By Maris Harmon
Anyone can take a look at the petri dish of Silicon Valley and notice the alarming lack of women and non-white folk. The highly discussed gender and ethnicity gap in innovative tech spaces feels mammoth and discouraging at times. All of the hiring ads on Angle’s List can feature an eager clause urging women and people of color to apply, but the chasm started forming way before the interview.
Philly-based Hacktory, a space designed for learning and experimentation with new technology, has built into its mission not just freedom to play but also wide-reaching accessibility. An inclusive and affordable makerspace like this has profound implications in our enduring process to the diversify the tech scene and better reflect the palette of our people.
The Hacktory offers a membership option, weekly workshops, an open and free project night, after-school programs three days a week, and a summer camp program. The paid programs, along with unpaid volunteers, are how they maintain their small budget while also keeping fees to a minimum.
Image: Maris Harmon.
When The Hacktory was founded in 2007, their accessibility was limited. Georgie Guthrie, now Hacktory Executive Director, remembered it as “a very small space in a weird attic room that smelled funny and was hard to find. We did classes in there for many years.”
Fortunately, circumstances progressed, and the group was invited to join a collaborative maker space with Nexfab, Public Workshop, and Breadboard. Though a cool experiment, it wasn’t the most successful arrangement.
“Initially we thought we (collaborating organizations) all wanted the same things, but we had different ideas of how go about that and what it would look like. That led to a lot of friction, which was stressful” said Guthrie.
However, it was this experience that helped The Hacktory understand what set it apart. With its second wave of leaders, the commitments to decreasing digital divide and increasing women and people of color’s participation in STEM careers began taking top priority.
If you’ve never experienced the intimidation or exclusivity of a maker space, it may not be so clear why this is unique or special. Its importance became especially clear to Georgia when she completed her graduate program in Industrial Design, and was looking for a new place to experiment.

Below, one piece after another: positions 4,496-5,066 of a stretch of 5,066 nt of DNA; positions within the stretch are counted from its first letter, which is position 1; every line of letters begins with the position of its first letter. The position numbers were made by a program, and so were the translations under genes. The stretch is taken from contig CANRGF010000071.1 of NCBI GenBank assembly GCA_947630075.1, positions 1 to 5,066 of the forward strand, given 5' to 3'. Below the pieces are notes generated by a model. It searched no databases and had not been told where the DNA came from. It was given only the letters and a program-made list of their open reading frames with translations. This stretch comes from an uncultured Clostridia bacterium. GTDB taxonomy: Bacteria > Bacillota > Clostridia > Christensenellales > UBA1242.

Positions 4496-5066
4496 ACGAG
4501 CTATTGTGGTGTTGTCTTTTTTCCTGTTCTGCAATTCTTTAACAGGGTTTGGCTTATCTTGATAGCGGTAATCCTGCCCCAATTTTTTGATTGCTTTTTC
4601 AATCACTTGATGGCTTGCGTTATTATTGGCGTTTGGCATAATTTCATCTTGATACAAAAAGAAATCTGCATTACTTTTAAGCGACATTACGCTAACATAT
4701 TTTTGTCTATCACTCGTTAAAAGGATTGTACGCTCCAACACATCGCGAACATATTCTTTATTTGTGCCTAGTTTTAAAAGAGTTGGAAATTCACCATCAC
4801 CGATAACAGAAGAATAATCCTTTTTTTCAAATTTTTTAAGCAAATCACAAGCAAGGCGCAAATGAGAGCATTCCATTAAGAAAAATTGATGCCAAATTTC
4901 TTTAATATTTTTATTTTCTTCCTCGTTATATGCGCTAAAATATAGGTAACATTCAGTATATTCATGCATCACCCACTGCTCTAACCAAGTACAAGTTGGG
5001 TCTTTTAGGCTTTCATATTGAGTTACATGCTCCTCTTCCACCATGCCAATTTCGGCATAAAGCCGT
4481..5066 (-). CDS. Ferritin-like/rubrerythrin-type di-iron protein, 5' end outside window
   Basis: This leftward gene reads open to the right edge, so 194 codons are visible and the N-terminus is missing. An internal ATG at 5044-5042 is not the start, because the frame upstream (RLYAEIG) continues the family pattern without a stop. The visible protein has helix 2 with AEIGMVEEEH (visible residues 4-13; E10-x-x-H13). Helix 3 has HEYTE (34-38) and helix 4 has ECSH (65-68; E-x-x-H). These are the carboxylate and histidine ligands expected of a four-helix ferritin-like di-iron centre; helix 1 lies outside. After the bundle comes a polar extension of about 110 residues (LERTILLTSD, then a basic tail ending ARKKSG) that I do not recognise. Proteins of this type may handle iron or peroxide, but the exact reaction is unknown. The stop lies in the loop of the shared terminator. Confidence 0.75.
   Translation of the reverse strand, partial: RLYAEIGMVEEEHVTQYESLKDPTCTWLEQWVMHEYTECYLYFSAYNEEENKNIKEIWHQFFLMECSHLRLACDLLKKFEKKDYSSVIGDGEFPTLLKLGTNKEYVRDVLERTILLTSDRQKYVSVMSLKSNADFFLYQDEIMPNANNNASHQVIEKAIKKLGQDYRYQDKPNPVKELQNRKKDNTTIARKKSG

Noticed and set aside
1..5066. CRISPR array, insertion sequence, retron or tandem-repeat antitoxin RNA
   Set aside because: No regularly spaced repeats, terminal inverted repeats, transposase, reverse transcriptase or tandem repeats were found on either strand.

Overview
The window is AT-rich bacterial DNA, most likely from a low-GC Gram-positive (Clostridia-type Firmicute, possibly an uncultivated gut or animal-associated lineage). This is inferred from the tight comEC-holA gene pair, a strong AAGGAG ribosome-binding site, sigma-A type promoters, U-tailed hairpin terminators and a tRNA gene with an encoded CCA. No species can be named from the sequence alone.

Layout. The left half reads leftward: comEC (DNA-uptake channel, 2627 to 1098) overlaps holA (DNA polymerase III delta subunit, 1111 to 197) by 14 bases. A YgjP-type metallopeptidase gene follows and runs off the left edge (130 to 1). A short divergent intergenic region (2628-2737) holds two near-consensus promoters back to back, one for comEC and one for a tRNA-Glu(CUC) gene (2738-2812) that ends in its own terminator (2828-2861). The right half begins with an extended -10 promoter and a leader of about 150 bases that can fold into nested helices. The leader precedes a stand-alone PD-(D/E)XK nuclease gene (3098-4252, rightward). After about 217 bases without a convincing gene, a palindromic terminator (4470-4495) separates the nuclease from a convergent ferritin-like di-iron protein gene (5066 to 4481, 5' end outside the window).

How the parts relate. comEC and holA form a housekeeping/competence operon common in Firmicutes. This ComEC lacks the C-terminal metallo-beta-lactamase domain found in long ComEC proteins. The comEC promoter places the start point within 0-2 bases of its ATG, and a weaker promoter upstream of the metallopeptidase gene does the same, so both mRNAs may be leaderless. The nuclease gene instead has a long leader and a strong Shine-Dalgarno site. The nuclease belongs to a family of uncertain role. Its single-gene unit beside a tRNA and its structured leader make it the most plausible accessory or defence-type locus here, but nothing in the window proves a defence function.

The struggle to find a place that was welcoming to her as a beginner and as a woman was real.
“The spaces are a bunch of dudes hunched over a computer who don’t even say ‘hi’ when you walk in. Even when someone is friendly, if you’re a woman, you always wonder ‘are they interested in me as a dating prospect, or do they care about the skills I have? Are we ever going to talk about those skills?’”
Image: West Philly Local.
That’s not exactly the kind of place where women come jumping at the opportunity to learn about technology. It’s proven that more diverse teams come up with more creative and effective outcomes. More inclusive spaces aren’t just better for individuals, but for our collective future.
When The Hacktory moved into its own building at 3645 Lancaster Avenue, they were able to start sculpting a reality based on their values and create the kind of place people like Georgia needed.
Guthrie explained, “You can have your values represented in every action you take, how you frame your classes, how you speak to people. [The other groups] didn’t see that.”
In one of the efforts to make the environment more welcoming, The Hacktory put forth a set of social guidelines adapted from The Recurse Center, aimed largely at encouraging members to ask questions, make mistakes, and avoid singling out people who seem out of place or unknowledgeable.
They also acknowledge that these rules still need to leave “space to be human.” The agreement states, “Interacting with people of different orientations or backgrounds can mean stepping on toes from time to time. Our rules aren’t meant to intimidate or prevent anyone from being themselves.”
Recently, one of the girls in an after-school program largely composed of boys felt comfortable enough to talk about her identity. She shared that she was gay, but made clear she identified as a cisgender female. While it was hard for the twelve-year-old group not to crack jokes to break the silence, the support staff at Hacktory made sure to diffuse tension and maintain an open space.
Imagine a tech scene where women and people of color are equally represented. What kind of projects would we see next?